The film's nudity all involves two different young women named Lily who breastfeed an old, bedridden woman. The first time this happens, it's when Sister Lily (Alexandra Stewart, the future mother of his daughter Justine) preps her breasts to feed the old woman...

The film doesn't make a lick of sense and works best as a daydream, a film to get lost in without ever wondering what it all means. It was also shot at Malle's estate in France which is absolutely gorgeous. The cinematography and set design are both incredible and some of the imagery here is really haunting.

Pretty Baby

Malle made the move to America following Black Moon, producing all of his subsequent films here in the States, starting with this tremendously controversial 1978 period piece starring his then-lover Susan Sarandon and a 13 year old Brooke Shields. The film chronicles the waning days of legal prostitution in 1917 New Orleans, with Sarandon and Shields playing prostitutes working at an upscale brothel in Storyville. Keith Carradine plays a traveling photographer who makes an arrangement with the brothel's madame to photograph the girls. His photo session with Sarandon ranks among the best nude scenes ever put on film...

There's almost nothing better than watching a young Susan Sarandon perk up her own nipples before giving a seductive smile...

We also get a look at her ass as she slides into a bathtub...

The film came under fire for having nude scenes with Brooke Shields, only 12 at the time of filming, though several prominent critics came to the film's defense in once again drawing a distinction between film and pornography. Vincent Canby wrote at the time, "Though the setting is a whorehouse, and the lens through which we see everything is Violet, who ... herself becomes one of Nell's chief attractions,Pretty Babyis neither about child prostitution nor is it pornographic." Roger Ebert also said in his review that, "Pretty Babyhas been attacked in some quarters as child porn. It's not. It's an evocation of a time and a place and a sad chapter ofAmericana."

While many of the things depicted in the film were common practices of the time, the modern lens gives them the appropriate amount of horror and treats the behavior of many of these characters as despicable. This doesn't necessarily excuse the behavior seen on screen, but it seems as though not depicting it would have been anathema to the truth.

Atlantic City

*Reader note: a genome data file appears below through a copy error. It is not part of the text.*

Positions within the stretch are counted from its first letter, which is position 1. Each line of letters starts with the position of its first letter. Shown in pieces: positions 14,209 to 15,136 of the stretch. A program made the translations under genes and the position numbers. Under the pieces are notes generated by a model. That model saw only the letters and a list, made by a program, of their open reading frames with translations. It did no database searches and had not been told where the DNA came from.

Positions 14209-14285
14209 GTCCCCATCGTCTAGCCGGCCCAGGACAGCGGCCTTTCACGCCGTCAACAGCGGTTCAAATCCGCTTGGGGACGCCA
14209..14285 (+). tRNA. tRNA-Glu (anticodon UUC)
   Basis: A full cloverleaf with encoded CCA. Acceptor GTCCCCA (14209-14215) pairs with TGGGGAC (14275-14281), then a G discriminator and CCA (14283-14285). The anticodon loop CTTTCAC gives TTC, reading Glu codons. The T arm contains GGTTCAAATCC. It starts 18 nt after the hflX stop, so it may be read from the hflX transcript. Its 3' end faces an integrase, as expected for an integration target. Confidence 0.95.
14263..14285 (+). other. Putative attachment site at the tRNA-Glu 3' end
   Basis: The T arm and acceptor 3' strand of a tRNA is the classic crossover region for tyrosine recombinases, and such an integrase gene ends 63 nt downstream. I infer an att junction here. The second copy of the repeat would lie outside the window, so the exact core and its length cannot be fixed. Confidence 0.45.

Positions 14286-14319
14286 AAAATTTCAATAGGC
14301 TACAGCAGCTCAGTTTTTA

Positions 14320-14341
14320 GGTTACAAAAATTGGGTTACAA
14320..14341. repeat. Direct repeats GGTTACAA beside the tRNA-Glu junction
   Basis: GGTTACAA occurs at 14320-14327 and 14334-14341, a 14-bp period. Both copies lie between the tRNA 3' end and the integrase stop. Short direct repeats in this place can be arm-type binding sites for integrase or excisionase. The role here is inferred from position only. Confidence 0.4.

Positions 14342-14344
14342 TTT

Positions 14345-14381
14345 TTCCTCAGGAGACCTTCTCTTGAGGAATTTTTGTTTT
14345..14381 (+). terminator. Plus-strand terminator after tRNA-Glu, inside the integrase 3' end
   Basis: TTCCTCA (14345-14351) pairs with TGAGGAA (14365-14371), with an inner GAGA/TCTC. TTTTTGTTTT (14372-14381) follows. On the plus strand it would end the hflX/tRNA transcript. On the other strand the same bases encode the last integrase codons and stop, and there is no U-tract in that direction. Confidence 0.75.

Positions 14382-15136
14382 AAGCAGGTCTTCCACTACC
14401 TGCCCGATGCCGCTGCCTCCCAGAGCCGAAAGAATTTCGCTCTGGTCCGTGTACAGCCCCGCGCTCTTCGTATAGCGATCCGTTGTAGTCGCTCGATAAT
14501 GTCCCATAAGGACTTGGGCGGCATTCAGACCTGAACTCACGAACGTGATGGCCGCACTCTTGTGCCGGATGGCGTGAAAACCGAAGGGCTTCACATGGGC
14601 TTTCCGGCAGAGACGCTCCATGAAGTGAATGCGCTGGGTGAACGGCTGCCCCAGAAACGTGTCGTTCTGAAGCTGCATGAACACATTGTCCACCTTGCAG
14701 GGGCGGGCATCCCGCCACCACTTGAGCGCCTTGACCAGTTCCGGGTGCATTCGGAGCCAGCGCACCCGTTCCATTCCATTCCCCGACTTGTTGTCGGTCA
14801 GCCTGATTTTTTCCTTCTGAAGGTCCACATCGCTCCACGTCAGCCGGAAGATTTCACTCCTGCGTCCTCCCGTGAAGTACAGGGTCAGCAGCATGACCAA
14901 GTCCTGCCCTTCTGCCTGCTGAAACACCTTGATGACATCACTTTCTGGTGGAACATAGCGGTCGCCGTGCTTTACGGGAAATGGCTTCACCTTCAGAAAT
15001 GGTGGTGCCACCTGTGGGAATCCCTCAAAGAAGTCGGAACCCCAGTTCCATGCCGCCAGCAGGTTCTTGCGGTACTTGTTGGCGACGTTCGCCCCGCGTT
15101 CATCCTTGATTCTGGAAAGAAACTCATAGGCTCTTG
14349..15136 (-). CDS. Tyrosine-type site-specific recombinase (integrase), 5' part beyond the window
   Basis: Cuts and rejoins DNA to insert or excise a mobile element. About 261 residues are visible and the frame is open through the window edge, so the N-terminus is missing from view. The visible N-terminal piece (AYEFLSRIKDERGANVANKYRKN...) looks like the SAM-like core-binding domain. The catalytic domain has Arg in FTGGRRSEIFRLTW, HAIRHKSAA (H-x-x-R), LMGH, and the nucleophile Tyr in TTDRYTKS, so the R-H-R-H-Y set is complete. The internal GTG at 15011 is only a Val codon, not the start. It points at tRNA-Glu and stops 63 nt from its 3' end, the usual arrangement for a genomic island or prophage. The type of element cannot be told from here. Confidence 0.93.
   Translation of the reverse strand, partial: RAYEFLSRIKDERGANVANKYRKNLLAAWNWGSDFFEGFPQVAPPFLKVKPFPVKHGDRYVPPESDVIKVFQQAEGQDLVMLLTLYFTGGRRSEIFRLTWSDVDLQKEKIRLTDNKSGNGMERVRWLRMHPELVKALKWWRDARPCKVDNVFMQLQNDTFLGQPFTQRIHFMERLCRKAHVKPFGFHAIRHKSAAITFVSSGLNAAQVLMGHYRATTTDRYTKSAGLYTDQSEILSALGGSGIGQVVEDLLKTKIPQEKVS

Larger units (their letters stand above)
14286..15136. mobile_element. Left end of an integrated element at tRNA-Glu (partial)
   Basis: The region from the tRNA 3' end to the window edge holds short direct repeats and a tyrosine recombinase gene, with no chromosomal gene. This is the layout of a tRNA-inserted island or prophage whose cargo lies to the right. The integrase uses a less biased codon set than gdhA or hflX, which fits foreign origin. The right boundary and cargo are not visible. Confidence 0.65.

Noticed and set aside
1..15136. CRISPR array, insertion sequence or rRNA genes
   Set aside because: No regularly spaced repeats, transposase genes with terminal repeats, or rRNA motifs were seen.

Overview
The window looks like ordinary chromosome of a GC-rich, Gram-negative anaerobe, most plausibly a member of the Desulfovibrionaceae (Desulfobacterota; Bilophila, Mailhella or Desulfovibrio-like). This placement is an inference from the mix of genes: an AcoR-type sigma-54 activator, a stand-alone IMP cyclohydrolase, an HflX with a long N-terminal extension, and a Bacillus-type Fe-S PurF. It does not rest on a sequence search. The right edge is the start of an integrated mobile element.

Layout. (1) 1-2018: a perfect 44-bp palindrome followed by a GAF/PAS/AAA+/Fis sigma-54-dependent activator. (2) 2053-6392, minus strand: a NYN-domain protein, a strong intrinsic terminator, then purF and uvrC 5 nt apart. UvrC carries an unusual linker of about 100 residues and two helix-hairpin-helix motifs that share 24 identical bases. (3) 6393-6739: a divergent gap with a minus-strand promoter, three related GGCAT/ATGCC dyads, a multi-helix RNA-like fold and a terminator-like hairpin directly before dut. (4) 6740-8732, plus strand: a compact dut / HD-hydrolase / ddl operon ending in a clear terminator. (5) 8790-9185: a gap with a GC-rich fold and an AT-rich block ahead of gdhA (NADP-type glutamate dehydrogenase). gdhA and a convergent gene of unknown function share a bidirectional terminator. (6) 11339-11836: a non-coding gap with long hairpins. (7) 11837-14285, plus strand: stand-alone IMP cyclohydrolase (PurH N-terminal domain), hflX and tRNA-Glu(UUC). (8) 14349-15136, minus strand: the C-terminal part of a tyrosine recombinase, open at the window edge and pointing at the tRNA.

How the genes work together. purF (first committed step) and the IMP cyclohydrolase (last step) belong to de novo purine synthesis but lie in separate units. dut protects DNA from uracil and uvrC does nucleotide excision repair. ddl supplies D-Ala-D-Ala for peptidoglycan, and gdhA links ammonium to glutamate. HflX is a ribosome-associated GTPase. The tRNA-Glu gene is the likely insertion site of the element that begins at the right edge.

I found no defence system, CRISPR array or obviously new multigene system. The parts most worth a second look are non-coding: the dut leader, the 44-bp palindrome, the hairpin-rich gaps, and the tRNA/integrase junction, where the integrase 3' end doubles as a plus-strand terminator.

MalleandSarandonre-teamed two years later for this film, which achieved much more acclaim, earning five Oscar nominations including Picture, Director, Screenplay, Actress for Sarandon, and Actor for star Burt Lancaster, in easilythe best performance from the back half of his career. Though the film is a rather dour and depressing slog through the lower-class world of people doing increasingly worse things in an attempt to make their lives better.

Lancaster plays a former gangster who lives in the same apartment complex as Sarandon's waitress character, and desires her as any red blooded heterosexual man would. The film's only skin comes when Lancaster spies on Sarandon giving her breasts a wipe down at the kitchen sink...

Alamo Bay

Hot on the heels of his not particularly well-received crime caperCrackers(a remake of Big Deal on Madonna Street), Mallewas back behind the camera the following year for this drama starring Ed Harris and Amy Madigan. While filmingPlaces in the Heartin 1983, Harris and Madigan were married, making this their first on-screen appearance together as husband and wife. Their intimacy off screen aided in their intimacy on screen, as they play a two minute scene in one take, with Madigan topless throughout the entire scene...


Malle's penultimate film might be his most sexually twisted. Jeremy Irons stars as Dr. Stephen Fleming an influential British government official who begins a torrid affair with Anna (Juliette Binoche) the fiancé of his oldest son Martyn (Rupert Graves). The affair between Stephen and Anna is one of wild, unrestrained passion, with the two engaging in some rather acrobatic looking sex that did very strange things for my perception of sex as a thirteen year old...

As the affair continues, against Stephen's own better judgment and them nearly getting caught by his daughter, but it comes to rather abrupt end when Martyn discovers them...

Martyn, shocked by what he discovers, does a header off the balcony and dies, ripping open all of the secrets Stephen has been trying to keep.Miranda Richardsonearned an Oscar nomination for her work here as Stephen's long-suffering wife, and she has a topless scene near the end of the film when she coldly admits that he's not good enough for her...

It's a naked moment in more than one sense of the word, and that's more or less the theme that ties all the nudity in Malle's films together. A quest for the truth that lays everything bare, including his actors. The world needs more filmmakers like Louis Malle and it's a shame his life was brought to such an abrupt end in 1995 at the age of 62. He was one of a kind and will never be replaced, and that's the biggest shame of all.

Check out the Other Directors in Our Ongoing "SKIN-depth Look”Series

Steven Soderbergh

Kathryn Bigelow

Oliver Stone

Nicolas Roeg

David Fincher

Francis Ford Coppola

Ken Russell: Part One

Ken Russell: Part Two

Pier Paolo Pasolini

Park Chan-wook

Robert Altman: Act I

Robert Altman: Act II

Adrian Lyne

Martin Scorsese

Jane Campion

Bob Fosse

Dario Argento

Wes Craven

Tobe Hooper

Todd Haynes

Danny Boyle

Stanley Kubrick

Paul Thomas Anderson

David Lynch

Brian De Palma

Paul Schrader

Paul Verhoeven


Non-nude images via IMDb